RED WING – The controversial Goodhue Wind project continued its plodding pace toward a resolution this week.
After more than a month of reviewing his notes, Administrative Law Judge Eric Lipman filed his report with the Minnesota Public Utilities Commission Tuesday. That was the last hurdle to clear before the proposal will have its final hearing before the PUC, which is expected to come in late October.If the PUC approves Goodhue Wind’s 78-megawatt project, construction could begin this fall.
As both sides of the debate await the final clash, local officials are still wrangling with updating the wind energy ordinance within Goodhue County. It’s been under discussion since May, but the process has been delayed at the last two Planning Advisory Commission meetings as a myriad of concerns persist.
“Personally, I wish we would have gotten it done in August and sent it to the county board for approval,” said county commissioner Dan Rechtzigel, who is also part of the three-person subcommittee charged with crafting the final language.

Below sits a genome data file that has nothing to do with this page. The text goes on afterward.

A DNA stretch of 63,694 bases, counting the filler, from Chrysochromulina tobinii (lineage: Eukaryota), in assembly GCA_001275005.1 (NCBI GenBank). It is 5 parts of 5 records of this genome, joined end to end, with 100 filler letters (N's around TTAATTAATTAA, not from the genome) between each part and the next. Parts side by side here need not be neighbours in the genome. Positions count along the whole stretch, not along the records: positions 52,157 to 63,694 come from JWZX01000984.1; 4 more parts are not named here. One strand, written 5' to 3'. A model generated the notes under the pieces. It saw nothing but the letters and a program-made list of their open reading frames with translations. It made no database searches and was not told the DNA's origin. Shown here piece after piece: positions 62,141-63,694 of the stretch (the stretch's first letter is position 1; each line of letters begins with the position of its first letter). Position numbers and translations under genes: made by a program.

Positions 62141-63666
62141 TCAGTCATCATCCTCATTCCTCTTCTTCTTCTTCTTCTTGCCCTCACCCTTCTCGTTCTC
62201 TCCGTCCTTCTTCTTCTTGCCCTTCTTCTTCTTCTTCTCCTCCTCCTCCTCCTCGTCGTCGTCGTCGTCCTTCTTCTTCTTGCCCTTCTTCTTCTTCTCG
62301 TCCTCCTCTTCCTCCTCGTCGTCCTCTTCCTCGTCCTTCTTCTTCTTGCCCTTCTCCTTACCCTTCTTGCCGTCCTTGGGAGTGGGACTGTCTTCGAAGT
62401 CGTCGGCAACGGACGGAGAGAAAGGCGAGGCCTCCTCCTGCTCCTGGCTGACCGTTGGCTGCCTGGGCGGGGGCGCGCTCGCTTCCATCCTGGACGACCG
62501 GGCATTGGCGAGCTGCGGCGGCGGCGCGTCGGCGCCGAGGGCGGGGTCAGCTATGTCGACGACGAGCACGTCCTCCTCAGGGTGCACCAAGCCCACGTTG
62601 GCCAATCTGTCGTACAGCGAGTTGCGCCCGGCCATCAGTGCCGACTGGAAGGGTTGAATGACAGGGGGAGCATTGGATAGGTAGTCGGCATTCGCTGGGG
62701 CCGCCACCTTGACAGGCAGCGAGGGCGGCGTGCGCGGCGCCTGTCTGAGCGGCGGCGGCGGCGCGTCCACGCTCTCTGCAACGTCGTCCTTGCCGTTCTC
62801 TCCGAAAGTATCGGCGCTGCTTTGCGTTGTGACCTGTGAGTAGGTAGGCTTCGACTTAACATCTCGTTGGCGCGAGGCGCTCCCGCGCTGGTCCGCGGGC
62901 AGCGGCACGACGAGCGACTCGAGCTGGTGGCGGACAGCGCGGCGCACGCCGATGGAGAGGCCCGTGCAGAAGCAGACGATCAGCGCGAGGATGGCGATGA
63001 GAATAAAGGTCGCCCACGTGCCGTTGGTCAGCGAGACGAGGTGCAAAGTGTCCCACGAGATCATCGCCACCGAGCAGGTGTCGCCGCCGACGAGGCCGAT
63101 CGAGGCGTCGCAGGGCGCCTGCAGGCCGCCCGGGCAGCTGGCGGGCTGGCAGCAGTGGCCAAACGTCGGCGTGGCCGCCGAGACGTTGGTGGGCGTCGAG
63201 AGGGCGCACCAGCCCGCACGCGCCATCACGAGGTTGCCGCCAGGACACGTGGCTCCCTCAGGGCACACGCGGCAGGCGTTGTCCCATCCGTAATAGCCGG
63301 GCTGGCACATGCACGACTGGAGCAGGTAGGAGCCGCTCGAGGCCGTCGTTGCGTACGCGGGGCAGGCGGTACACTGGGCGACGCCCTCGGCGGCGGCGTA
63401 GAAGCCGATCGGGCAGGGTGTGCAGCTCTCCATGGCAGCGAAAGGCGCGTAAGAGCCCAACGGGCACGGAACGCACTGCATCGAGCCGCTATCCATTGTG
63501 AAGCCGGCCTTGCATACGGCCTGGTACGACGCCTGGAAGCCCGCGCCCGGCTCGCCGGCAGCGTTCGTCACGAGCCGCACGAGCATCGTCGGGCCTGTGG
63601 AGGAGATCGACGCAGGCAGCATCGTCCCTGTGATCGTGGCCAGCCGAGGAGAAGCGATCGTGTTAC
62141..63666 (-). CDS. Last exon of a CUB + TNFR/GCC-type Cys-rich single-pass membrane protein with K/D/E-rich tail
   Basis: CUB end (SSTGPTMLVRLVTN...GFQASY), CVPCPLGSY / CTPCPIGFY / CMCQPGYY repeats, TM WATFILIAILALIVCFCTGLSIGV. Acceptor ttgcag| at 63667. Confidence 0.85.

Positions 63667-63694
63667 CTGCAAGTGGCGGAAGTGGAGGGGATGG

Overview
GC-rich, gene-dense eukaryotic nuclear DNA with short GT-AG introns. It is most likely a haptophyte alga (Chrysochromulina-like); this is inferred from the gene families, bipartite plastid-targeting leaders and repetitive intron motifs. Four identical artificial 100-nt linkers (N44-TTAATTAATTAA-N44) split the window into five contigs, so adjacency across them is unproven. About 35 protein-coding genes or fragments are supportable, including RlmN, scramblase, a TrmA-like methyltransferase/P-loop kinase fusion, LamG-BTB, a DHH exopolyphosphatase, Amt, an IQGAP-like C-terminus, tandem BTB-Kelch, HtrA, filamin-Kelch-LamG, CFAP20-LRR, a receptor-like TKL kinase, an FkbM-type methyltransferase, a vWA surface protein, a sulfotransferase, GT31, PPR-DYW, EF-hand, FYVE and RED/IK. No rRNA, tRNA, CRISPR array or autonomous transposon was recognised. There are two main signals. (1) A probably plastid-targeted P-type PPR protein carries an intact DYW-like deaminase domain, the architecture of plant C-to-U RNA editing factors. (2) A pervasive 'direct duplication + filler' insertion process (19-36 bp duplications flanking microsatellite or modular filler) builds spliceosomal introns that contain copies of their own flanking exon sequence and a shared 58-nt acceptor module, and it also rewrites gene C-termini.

The next PAC meeting was originally scheduled for Sept. 20, which left a very slim chance that the updated ordinance would have been available for the county board’s review on Sept. 21; the language would have to be adopted as currently written for the quick turnaround, according to Rechtzigel, which seems unlikely. However, the PAC meeting has been bumped back a day due to a scheduling conflict in the meeting room.
If the updated wind ordinance is finally pushed through the PAC this month, the county board is expected to address it at its Oct. 5 meeting. However, it remains unclear how much direction the PUC will take, if any, from the local ordinance.
“We’re in uncharted territory here,” Rechtzigel said. “I don’t know what will happen. What we’ll do is do our work, submit our work and hope the Public Utilities Commission will take it under advisement.”
And if it doesn’t?
“It will be interesting to see what the relationship is like between the county and the state afterwards,” Rechtzigel said.
While the PAC is weighing its own ordinance, Goodhue Wind will also take center stage at what figures to be another lengthy meeting. National Wind’s Ben Kerl, one of the project’s developers, has applied for a 3.1-mile transmission line within the 32,700-acre footprint, along with an electrical switching station and associated pole configuration.
The meeting on Sept. 21 will begin at 5 p.m., or is two hours earlier than the previous meeting – which lasted more than five hours.
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